o Resume. I had an old resume I had used to apply to grad school and severely underestimated the time it took to add to it and spruce it up quite a bit. Once I had what I thought was the best resume ever, I had it looked over by close friends who promptly tore it to shreds. This was very hard for me and it took me awhile before I let anyone else look at it. Eventually I got my head around the fact that they were simply trying to help me make it the best possible and that it really was helpful to have several different sets of eyes on it.
Cover letter. I didn’t write one of these until I found a job I actually applied for. This was probably a mistake as my first one was absolutely atrocious. Needless to say I did not get invited for an interview with that one. If I had it to do over again, I would have written some practice ones for jobs I was just looking at for research. After the second cover letter, I started to get the hang of it. I began printing off the job description and writing down an example of something I had done that either fulfilled the requirements or demonstrated a similar skill set. This helped tremendously in figuring out where to start and what to highlight.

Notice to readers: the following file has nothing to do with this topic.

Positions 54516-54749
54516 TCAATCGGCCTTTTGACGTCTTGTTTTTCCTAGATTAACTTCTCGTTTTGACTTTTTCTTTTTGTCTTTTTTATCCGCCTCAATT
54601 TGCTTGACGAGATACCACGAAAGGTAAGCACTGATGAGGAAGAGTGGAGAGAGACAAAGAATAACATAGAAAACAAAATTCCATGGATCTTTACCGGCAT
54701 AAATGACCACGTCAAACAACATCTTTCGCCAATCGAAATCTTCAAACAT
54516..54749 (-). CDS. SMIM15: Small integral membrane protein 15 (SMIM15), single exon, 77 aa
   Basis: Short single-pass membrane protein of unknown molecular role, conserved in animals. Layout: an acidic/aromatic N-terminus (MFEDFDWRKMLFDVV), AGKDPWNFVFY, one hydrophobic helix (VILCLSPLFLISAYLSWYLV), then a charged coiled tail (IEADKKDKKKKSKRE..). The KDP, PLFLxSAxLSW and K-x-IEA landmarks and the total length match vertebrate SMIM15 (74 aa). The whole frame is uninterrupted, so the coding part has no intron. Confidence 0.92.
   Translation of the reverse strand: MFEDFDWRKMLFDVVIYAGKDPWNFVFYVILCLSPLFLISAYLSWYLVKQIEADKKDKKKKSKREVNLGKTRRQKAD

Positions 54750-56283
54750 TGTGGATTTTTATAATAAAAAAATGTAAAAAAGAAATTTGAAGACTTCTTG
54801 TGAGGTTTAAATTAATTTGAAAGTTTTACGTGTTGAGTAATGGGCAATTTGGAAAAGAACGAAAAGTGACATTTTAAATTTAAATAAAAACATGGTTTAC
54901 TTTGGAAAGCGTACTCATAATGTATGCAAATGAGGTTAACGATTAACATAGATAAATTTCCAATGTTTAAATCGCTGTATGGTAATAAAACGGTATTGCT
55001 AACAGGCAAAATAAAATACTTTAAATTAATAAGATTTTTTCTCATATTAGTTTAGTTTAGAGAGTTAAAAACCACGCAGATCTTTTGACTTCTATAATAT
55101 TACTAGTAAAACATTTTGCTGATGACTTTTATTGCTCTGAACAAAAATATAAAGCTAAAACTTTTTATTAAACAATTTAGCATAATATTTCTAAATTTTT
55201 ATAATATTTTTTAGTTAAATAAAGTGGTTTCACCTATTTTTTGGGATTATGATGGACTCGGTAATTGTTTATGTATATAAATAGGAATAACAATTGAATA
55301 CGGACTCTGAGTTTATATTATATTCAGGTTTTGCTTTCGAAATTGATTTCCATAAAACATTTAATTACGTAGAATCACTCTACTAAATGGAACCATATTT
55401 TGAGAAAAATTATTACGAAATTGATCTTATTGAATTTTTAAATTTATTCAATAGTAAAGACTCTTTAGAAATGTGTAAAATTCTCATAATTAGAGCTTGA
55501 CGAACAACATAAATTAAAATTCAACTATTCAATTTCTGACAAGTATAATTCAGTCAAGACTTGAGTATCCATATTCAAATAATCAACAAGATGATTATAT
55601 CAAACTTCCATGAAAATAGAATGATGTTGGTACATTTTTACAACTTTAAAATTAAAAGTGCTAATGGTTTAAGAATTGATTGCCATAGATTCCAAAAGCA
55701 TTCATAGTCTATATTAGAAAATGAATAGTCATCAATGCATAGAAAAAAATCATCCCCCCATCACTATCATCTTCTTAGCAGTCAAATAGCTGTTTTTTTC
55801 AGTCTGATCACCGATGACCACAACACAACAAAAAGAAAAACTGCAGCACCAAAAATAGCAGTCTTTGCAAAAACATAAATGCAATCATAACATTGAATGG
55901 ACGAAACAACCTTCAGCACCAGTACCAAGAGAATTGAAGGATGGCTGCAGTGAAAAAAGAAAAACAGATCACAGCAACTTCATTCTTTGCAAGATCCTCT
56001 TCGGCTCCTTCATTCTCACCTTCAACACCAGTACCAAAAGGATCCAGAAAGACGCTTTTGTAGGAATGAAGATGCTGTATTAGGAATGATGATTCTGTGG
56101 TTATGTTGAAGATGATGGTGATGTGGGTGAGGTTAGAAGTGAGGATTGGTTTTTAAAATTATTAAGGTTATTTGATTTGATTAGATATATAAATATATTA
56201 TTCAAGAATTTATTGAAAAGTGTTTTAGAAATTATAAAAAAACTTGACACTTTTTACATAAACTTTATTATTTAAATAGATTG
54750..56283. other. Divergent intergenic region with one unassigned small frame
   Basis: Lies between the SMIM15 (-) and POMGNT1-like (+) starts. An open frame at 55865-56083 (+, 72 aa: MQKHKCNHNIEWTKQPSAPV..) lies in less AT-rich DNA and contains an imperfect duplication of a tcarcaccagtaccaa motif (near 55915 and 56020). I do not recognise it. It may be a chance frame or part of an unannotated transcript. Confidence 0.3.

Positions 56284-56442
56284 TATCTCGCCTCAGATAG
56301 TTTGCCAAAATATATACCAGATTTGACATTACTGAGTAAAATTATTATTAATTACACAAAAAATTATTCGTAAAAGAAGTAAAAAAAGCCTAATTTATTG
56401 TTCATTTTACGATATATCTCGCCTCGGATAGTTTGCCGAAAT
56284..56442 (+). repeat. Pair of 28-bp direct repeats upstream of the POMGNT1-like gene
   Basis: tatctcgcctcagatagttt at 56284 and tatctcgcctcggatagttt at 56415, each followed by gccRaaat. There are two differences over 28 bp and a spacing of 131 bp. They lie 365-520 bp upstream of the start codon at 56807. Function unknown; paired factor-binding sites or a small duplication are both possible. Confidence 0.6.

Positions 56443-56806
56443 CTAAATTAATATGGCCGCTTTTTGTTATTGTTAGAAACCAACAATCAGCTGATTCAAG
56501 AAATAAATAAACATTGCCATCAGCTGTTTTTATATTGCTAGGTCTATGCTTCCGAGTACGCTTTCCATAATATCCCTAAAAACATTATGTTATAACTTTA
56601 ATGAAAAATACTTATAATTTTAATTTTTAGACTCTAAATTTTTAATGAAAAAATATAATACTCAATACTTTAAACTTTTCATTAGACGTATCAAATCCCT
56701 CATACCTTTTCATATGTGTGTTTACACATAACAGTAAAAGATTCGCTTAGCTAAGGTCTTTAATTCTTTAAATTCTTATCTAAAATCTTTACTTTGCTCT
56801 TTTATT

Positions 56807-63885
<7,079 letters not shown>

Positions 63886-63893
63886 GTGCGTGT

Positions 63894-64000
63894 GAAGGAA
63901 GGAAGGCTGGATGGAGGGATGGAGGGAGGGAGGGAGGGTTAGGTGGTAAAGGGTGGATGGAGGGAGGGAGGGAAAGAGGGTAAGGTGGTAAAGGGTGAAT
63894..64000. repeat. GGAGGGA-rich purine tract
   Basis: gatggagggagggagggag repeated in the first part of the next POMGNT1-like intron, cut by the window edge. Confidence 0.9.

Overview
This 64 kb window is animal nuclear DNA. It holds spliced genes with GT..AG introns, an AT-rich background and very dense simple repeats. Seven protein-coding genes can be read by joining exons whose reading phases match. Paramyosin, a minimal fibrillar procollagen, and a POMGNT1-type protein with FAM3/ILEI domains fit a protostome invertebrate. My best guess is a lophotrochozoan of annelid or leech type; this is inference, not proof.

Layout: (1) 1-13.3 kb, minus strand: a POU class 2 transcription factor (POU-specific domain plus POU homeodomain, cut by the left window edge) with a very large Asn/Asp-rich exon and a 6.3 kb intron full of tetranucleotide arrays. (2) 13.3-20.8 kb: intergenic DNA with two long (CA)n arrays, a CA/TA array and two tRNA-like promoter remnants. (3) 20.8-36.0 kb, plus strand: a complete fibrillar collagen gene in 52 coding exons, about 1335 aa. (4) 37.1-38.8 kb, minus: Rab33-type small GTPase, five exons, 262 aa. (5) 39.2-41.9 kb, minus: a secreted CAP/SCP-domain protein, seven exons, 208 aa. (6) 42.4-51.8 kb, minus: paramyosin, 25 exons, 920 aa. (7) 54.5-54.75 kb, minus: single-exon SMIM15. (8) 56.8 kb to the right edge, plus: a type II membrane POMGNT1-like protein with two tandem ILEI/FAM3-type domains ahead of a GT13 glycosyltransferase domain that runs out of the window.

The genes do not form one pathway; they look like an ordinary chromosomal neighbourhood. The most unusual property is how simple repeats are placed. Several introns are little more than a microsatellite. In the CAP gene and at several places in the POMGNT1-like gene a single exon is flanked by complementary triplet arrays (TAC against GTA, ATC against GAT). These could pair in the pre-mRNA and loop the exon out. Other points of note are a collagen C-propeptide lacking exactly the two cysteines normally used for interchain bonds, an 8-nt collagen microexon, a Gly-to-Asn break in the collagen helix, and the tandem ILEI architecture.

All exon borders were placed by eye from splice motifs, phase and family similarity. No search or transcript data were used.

This phase of the process started in August of 2010 (I graduated in May 2011). It continued all the way through the fall semester. Some of my classmates waited to start this process in the Spring and for most of them, it worked out one way or another, but those of us who started in the Fall had an easier time exploring more possibilities and were more prepared to take any opportunities that crossed our paths. By Winter Break I felt ready to get out there and by the time the Spring semester started I was in the thick of a whole new phase of the search.